September 20, 2019
A number of major broadcast companies have pulled advertisements from e-cigarette makers amidst concerns about a vaping-related lung disease, and they say they will not be accepting new ads.
CBS, Viacom, and WarnerMedia all confirmed this week that they have banned commercials for e-cigarette companies, including Juul.
Walmart also announced Friday it will stop selling e-cigarettes, just weeks after the mega-retailer announced it would stop selling handgun and short-barrel rifle ammunition after shootings at Walmart stores this year.
From ABC News:
"(Walmart), based in Bentonville, Arkansas, said that it will complete its exit from e-cigarettes after selling through its current inventory.
"The move is due to 'growing federal, state and local regulatory complexity' regarding vaping products, the company said in a statement."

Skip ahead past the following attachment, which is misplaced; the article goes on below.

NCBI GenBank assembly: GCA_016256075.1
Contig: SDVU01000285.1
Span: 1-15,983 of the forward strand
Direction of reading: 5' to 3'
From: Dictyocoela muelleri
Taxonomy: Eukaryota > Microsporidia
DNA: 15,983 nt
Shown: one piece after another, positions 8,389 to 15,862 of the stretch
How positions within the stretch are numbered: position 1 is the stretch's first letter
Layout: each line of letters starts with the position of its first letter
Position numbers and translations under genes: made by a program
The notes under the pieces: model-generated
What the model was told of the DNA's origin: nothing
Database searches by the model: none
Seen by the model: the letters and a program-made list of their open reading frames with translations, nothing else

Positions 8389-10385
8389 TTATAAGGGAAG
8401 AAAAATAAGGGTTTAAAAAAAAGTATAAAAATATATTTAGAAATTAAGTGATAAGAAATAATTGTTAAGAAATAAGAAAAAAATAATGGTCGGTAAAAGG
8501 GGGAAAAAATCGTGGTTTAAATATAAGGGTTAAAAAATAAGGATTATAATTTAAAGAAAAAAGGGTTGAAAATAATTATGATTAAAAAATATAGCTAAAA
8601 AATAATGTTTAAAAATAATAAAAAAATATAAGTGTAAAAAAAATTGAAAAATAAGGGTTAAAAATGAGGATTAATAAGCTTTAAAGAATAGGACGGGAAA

"After reviewing the recent reports regarding the potentially serious health threats posed by e-cigarettes, Viacom has revised its policies regarding e-cigarette advertising, and will no longer air ads in this category effective immediately."
WarnerMedia told CNBC this week that it took warnings from the Center for Disease Control and the American Lung Association into consideration when making its decision.
"Our company has revised its policies regarding e-cigarette advertising, and will no longer accept advertising for this category," a WarnerMedia spokesperson said. "We will continue to monitor the investigations by relevant medical agencies and may re-evaluate our position as new facts come to light."
CBS also confirmed to NPR on Thursday that the network would not be taking new advertisements from e-cigarette makers.
The news comes in the wake of a new criminal investigation from the U.S. Food & Drug Administration into the sources of dangerous e-cigarette products. More than 530 vaping-related cases of severe lung diseases have been reported across the country, including eight deaths.
According to data from the CDC, roughly two-thirds of the reported vaping-related illnesses affected patients between the ages of 18-34, and 16% of cases are under 18 years old.